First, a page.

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Editor: D. Daniel Sokol
University of Florida
Levin College of Law

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Tuesday, December 28, 2010

A Brief Introduction to Competition Concerns in 'Pay-for-Delay' Settlement Agreements Between Brand-Name and Generic Drug Companies

Posted by D. Daniel Sokol

Rudolph J.R. Peritz, New York Law School describes A Brief Introduction to Competition Concerns in 'Pay-for-Delay' Settlement Agreements Between Brand-Name and Generic Drug Companies.

ABSTRACT: Antitrust authorities in both the United States and Europe have expressed deep concern over settlements of antitrust cases in the pharmaceutical sector, settlements involving “reverse payments” from plaintiffs to defendants, large sums paid by branded pharmaceutical companies to generic competitors in exchange for promises to stay off the market. Such “pay-for-delay” settlements have proliferated in the United States since Federal Circuit Courts of Appeals have found them unproblematic despite the Federal Trade Commission’s persistently strong position that they violate the antitrust laws.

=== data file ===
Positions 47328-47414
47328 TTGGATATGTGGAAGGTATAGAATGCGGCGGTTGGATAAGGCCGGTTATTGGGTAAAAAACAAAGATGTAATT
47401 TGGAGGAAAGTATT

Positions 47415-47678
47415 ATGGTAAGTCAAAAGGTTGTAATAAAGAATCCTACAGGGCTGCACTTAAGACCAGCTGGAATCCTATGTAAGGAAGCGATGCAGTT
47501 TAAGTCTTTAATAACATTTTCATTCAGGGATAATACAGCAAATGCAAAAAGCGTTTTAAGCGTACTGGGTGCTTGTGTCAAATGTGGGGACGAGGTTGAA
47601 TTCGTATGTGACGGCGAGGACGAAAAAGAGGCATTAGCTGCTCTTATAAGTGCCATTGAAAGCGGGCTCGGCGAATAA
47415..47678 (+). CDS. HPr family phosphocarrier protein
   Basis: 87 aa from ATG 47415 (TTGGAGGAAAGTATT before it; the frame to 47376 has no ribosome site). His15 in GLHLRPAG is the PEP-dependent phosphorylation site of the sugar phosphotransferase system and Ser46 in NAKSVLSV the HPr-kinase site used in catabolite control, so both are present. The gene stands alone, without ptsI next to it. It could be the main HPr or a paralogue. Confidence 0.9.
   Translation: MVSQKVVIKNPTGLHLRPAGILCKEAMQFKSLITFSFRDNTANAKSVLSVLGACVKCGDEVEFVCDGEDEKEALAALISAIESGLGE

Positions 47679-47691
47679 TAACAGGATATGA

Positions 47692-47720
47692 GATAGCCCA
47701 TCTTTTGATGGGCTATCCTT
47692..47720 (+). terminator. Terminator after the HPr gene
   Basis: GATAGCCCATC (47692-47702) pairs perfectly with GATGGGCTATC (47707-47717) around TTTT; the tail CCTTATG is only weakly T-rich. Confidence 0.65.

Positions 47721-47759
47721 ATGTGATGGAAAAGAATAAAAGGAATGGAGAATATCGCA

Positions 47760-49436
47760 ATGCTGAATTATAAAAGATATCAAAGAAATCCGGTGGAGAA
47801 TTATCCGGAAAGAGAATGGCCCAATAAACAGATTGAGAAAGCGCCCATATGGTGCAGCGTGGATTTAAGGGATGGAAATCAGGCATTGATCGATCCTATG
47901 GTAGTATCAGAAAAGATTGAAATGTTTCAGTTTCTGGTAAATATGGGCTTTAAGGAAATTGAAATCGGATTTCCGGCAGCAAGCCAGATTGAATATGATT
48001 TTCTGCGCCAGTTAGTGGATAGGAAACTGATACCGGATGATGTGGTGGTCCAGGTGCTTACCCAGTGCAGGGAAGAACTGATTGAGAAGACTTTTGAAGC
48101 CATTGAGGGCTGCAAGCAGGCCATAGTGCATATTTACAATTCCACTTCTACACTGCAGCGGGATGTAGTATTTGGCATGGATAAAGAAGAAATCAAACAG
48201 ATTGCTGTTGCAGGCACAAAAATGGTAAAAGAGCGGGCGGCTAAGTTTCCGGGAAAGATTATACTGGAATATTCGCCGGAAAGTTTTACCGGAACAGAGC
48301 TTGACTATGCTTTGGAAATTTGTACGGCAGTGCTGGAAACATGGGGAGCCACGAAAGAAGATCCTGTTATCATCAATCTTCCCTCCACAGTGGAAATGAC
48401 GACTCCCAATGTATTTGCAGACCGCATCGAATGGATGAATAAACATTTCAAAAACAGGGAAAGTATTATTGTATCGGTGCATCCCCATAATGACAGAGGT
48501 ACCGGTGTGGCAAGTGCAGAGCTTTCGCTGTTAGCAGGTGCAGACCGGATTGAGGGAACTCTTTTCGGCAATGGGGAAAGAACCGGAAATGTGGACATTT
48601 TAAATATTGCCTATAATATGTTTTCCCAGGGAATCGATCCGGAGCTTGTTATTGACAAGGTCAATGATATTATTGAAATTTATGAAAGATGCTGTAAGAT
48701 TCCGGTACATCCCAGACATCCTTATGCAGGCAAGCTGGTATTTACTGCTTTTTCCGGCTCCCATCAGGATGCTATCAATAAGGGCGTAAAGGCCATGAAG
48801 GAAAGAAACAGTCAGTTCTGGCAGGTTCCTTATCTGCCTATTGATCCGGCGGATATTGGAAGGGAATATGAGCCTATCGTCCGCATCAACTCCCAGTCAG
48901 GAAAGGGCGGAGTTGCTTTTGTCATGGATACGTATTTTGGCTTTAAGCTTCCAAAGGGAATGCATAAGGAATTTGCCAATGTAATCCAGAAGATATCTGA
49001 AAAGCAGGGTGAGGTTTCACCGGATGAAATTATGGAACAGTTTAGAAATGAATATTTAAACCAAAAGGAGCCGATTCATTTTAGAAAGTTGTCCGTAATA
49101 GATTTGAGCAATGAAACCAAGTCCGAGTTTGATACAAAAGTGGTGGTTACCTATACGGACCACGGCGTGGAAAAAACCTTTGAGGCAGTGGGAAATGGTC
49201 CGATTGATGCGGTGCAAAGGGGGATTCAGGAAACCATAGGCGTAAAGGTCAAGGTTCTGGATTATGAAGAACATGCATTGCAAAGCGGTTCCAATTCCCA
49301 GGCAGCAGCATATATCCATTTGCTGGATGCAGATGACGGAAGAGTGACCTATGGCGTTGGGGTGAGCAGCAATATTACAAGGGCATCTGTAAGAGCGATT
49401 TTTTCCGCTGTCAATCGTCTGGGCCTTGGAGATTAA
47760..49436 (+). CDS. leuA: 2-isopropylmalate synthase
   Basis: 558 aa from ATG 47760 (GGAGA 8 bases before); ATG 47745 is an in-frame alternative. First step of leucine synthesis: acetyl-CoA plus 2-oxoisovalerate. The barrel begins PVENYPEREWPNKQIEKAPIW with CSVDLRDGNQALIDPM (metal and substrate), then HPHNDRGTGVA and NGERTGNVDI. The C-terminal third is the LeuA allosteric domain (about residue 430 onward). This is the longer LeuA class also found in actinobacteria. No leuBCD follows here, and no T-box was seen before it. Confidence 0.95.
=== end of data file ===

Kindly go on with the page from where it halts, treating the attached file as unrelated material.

These cases arise at the intersection of three statutory regimes seeking to promote innovation, three clusters of doctrine and policy that have interacted only to reach impasse: the Patent Act, the 1984 amendment to the Food, Drug, and Cosmetic Act, and finally the Sherman Anti-Trust Act. Antitrust is a late comer to the fierce competition over patented drugs, competition that permeates the approval process in the Food & Drug Administration [the FDA], competition that is restrained by these pay-for-delay settlement agreements. To set the stage, we begin with the Patent Act and its relationship to the FDA approval process. The story of pay-for-delay settlements then proceeds to the settlement agreements and their antitrust implications.

We conclude that the best solution in these antitrust cases would be adoption of the FTC’s approach of presumptive illegality. Together with an amendment proposed to fix the food and drug act, the presumptive illegality of pay-for-delay settlements under the antitrust laws would make the market for pharmaceuticals more price competitive, open weak patents to serious challenge, and as a result save consumers billions of dollars annually without taking from branded drug companies legitimately earned incentives to engage in research and development.

http://lawprofessors.typepad.com/antitrustprof_blog/2010/12/a-brief-introduction-to-competition-concerns-in-pay-for-delay-settlement-agreements-between-brand-na.html

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